Pagan fire to Christmas light

The lights of Christmas with which we garb our homes symbolize the ancient need to disperse the darkness, reaching back millennia to the practices of our illiterate pagan ancestors and having their origin in rituals revolving around the winter solstice, meant to revive the sun and keep at bay the forces of darkness.
“Solstice” derives from the Latin “solstitium,” which means “sun standing.” The sun reaches its point farthest south on the winter solstice, when people in the Northern Hemisphere experience the shortest day and longest night.
Pagans worshipped the Sun and didn’t take its return for granted. They believed the Sun was truly endangered and believed their role was necessary to ensure its return. They wore horse masks, antlers, deerskins and goatskins and danced in the firelight. They adorned themselves and their houses with holly, ivy, and mistletoe, evergreens charged with enchantment. Because longer nights held greater threat from evil creatures, people chanted protective spells, posted magic symbols on doors and clothes, and avoided dark by making fire.
Fire, the brother of the Sun, was the center of all winter festivals. Great bonfires burned on the hills of Ireland and Scotland and the mountains of France and Germany and in the halls of Norse kings to give the winter sun god strength and bring him back to life. Candles were lit in Rome at Saturnalia, which was dedicated to the Titan Saturn, lord of the harvest. Held the week ending Dec. 24, Saturnalia was a time of reversals, when masters served slaves, and Romans held banquets, decorated houses with green boughs that signified life, and bestowed presents. In northern Europe, men circled deasil — sunwise, or clockwise — in village sword dances, forming patterns in the air with swords. The climax of the dance was the six-pointed star formed by the swords, representing the Sun.
Because the winter solstice was firmly fixed in the minds of the people and was their most important festival, the Catholic church eventually chose the solstice as the day of Christ’s birth. Pope Gregory I, in 601, wrote to missionaries, “Let the shrines of idols by no means be destroyed but let the idols which are in them be destroyed … so that the people, not seeing their temples destroyed, may displace error, and recognize and adore the true God … And because they were wont to sacrifice oxen to devils, some celebration should be given in exchange for this … they should celebrate a religious feast and worship God by their feasting, so that still keeping outward pleasures, they more readily receive spiritual joys.”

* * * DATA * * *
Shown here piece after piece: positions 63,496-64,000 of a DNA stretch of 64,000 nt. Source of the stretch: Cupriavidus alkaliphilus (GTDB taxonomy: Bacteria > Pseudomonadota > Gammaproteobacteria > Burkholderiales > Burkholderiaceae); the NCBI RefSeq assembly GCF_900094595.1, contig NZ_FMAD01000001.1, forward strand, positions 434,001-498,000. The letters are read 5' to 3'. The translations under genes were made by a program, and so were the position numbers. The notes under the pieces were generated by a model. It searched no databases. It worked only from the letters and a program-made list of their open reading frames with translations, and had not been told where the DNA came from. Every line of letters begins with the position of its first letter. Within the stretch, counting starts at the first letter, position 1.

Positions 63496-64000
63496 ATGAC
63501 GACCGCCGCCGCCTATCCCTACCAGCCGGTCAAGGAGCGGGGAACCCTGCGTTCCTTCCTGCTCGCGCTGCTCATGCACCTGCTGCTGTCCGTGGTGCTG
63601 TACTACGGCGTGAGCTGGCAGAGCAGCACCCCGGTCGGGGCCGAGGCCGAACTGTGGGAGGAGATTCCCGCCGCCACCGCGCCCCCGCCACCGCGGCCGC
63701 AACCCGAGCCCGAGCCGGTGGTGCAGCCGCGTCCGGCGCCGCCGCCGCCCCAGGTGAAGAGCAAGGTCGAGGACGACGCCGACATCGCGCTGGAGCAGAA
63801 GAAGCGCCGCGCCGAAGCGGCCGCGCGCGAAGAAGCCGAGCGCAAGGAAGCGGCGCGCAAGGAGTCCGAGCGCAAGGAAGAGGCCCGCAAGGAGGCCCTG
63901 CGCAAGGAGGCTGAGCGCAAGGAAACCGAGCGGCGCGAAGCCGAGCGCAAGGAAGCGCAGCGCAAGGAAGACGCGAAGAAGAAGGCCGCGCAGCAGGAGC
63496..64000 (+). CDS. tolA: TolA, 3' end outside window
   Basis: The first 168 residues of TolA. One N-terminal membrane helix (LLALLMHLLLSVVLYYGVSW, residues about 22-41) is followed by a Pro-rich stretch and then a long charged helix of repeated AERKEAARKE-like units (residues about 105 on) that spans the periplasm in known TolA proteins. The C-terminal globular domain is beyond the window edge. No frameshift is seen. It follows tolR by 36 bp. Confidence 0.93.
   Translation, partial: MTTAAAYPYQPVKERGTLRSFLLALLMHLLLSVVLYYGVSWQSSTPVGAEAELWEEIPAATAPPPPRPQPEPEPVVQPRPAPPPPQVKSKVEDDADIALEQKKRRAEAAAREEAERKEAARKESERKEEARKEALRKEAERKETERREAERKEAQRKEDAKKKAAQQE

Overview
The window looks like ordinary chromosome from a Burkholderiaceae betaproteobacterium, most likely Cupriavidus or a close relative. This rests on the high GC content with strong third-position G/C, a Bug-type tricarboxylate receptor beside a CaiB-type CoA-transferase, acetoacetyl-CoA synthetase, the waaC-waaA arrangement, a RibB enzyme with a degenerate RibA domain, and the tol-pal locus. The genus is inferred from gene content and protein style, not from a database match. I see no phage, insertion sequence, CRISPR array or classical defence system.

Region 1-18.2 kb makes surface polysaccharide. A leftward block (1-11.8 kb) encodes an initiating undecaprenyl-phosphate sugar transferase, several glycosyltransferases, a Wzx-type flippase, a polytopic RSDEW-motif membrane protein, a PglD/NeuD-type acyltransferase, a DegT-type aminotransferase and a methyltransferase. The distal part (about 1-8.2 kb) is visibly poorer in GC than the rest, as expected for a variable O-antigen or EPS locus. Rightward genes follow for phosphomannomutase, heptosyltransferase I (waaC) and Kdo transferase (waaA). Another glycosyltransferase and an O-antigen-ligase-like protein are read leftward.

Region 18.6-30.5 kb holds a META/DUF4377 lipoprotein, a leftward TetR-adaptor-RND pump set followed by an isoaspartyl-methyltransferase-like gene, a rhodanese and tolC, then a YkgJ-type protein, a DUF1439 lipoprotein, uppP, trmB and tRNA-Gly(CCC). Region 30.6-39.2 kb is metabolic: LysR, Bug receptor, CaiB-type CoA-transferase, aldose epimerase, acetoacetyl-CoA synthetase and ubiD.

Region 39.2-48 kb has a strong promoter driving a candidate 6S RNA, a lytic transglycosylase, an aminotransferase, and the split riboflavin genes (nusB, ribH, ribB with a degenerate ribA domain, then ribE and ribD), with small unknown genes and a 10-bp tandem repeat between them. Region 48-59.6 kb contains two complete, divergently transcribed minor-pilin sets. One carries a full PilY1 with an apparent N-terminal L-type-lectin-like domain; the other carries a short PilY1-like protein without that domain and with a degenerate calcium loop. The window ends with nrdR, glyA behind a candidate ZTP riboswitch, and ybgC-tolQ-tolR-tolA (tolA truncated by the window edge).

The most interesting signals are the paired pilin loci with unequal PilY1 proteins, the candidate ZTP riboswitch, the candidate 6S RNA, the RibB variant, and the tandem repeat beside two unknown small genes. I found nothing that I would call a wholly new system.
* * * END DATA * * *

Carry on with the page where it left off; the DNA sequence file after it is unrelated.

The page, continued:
Besides the date, Christmas acquired lights, fire and the Yule log from pagan sun rituals; Christmas decorations from saturnalia; mistletoe, holly, ivy, and bay from British Isles peoples; and the Christmas tree, which probably arose in eighth-century Germany. Boniface, an English missionary to Germany, is said to have replaced sacrifices to Odin’s sacred oak with a fir tree adorned in tribute to the Christ child.
In the British Isles on Christmas Eve, gillean Nollaig, or the Christmas lads, went house to house chanting old traditional songs. Dressed in white, they entered a house, lifted up the youngest child, placed it on the skin of a male lamb, a creature without blemish, and carried it three times deasil around the fire. People of the house gave food and drink to the Christmas lads, and a feast followed.
The Yule log in England was cut and dragged home by oxen, people singing as they walked beside it. It was often decorated with evergreens and sometimes sprinkled with grain or cider before it was lit, and it was kept burning for 12 hours or 12 days. Its burning protected the household against witchcraft, and the ashes were scattered over fields to make them fertile, cast into wells to purify water, or used in charms to free cattle from vermin or ward off hailstorms. When it was extinguished, a fragment was kept to start next year’s log. The Yule log symbolized the light that will return after the long, dark winter.

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